Euro tumbles broadly on Tuesday as fears over eurozone financing weighed on the single currency and global equities. European banks on July 1 would have to repay 442 billion euros under the ECB’s Long-Term Refinancing Operation and investors were worried about the massive bank repayments to the ECB would result in a liquidity shortfall. Weaker-than-expected U.S. consumer confidence suggested the U.S. recovery remained fragile and investors flocked to the dollar and the Japaneses yen as safe-haven assets.

In addition, China’s leading economic indicators rose by 0.3% in April, less than the 1.7 % gain it reported on June 15. This was also its smallest gain in April in five months and investors were concerned that slowing growth in China could hurt global economic recovery.

The single currency edged higher to 1.2290 in Asian morning but euro extended Monday's decline and fell to 1.2151 after a report showed a steep fall in U.S. consumer confidence. Cross-selling in euro pressured price as eur/chf tumbled to a fresh lifetime low of 1.3165 while eur/gbp slumped to a fresh 1-year low of 0.8067.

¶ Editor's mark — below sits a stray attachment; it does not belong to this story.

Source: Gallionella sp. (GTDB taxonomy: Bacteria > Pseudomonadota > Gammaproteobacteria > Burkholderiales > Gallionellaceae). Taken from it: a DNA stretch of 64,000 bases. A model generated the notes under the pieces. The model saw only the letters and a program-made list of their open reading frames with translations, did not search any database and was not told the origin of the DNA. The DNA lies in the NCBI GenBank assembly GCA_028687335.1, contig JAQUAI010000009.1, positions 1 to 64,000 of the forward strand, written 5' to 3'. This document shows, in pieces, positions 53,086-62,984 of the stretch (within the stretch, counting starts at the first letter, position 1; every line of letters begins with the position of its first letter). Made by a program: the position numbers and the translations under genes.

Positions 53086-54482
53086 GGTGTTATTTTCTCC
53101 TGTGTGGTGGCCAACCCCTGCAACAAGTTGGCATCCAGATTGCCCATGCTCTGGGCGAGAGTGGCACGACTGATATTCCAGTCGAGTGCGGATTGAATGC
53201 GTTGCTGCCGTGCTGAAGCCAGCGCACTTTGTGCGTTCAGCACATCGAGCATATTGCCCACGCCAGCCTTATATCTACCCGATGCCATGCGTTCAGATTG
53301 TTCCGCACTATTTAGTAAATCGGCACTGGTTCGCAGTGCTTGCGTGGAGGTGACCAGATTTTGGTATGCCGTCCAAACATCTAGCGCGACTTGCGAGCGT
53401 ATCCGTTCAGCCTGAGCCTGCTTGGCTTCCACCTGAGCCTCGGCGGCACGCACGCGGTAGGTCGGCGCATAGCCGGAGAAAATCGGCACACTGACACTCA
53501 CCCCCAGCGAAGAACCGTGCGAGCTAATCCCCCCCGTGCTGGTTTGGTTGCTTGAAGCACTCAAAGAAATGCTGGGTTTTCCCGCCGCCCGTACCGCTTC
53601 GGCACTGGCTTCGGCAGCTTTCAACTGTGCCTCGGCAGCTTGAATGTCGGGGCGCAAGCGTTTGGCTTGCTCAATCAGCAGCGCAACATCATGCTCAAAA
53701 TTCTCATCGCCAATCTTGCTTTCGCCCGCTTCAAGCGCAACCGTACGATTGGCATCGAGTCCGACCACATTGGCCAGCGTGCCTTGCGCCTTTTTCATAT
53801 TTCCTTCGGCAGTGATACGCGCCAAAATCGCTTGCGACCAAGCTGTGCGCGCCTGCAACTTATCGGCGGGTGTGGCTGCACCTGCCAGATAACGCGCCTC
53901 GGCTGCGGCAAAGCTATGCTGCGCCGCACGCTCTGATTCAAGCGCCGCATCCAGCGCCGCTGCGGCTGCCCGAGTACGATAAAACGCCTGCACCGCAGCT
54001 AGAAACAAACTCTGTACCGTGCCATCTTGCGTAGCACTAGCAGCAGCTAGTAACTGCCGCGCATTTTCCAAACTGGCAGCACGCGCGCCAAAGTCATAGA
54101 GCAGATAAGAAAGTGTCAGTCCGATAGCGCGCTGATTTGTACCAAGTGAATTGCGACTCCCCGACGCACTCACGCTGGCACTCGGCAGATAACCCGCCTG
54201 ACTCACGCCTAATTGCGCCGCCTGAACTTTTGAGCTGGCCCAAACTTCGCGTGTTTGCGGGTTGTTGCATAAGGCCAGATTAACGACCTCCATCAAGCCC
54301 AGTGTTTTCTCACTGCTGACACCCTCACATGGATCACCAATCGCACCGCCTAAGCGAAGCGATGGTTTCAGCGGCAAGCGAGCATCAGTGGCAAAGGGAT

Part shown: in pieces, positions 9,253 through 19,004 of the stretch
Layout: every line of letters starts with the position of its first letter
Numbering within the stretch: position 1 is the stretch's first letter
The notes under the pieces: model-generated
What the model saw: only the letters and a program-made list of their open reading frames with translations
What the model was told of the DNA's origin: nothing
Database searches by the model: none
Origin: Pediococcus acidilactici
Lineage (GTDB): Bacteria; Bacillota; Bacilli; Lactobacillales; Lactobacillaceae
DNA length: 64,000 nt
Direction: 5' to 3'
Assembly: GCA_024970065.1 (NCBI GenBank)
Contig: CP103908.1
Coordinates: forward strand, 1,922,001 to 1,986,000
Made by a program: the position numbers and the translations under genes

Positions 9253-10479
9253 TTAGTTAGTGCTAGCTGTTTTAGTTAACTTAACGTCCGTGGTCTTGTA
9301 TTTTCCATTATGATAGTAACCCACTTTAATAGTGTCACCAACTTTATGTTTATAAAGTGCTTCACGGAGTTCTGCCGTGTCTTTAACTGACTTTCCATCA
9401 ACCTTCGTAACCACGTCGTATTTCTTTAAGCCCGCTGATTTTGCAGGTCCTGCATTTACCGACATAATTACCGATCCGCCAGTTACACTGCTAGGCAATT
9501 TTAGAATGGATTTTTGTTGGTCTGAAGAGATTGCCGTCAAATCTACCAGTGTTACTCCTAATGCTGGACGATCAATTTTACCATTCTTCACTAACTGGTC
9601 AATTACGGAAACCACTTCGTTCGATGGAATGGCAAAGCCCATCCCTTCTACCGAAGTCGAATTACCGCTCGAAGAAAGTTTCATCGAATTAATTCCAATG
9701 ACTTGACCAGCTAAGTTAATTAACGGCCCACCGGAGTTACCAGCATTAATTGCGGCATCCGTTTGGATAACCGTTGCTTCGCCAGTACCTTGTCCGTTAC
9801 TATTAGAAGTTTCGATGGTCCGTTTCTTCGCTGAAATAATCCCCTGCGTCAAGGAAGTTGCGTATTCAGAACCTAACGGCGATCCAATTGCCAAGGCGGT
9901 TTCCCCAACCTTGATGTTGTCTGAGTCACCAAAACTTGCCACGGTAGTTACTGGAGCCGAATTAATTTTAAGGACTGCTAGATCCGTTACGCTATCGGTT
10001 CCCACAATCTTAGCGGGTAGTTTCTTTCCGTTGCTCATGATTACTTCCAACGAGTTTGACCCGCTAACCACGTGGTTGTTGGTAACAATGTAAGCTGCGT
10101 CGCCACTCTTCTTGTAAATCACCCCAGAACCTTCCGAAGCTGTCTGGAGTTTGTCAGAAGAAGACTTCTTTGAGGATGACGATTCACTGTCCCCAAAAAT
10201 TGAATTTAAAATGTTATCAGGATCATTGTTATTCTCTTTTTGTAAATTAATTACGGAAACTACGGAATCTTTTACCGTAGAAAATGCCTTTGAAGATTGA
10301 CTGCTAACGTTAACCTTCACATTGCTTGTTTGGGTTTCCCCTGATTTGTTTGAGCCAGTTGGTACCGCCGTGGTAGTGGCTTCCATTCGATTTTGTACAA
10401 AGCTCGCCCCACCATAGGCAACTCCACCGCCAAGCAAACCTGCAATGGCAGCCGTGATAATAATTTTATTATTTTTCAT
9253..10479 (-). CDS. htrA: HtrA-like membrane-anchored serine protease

Versus the Japanese yen, the greenback remained under pressure throughout the day. The pair fell sharply from 89.42 and despite a brief pullback from 88.56, renewed selling at 88.93 pushed price to 88.29 in NY mid-day on renewed risk aversion. The pair was also pressured by the release of a much weaker-than-expected U.S. consumer confidence, which came in at 52.9 in June versus the economists' forecast of 62.8 and well below the downwardly revised 62.7 in May.

Investors dumped risky assets such as stocks and euro for safe-haven currencies like the Japanese yen due to aforesaid recovery fears. DJI fell by 2.6% and ended the day below 10000 points at 9870. FTSE 100 dropped by 3.1%, CAC 40 fell by 4.0% and DAX slumped by 3.3%. Yen rallied across the board as aud/jpy plunged to 74.95 from 77.97, eur/jpy slid to a fresh 8-1/2 year low of 107.30 from 109.87 while gbp/jpy dropped to 132.85.

Economic data to be released on Wednesday include: Japan Manufacturing PMI , Construction orders , Housing starts , Germany Unemployment rate, U.K. GDP , Current Account, EU HICP , Swiss KOF indicator, U.S. ADP employment, Canada GDP.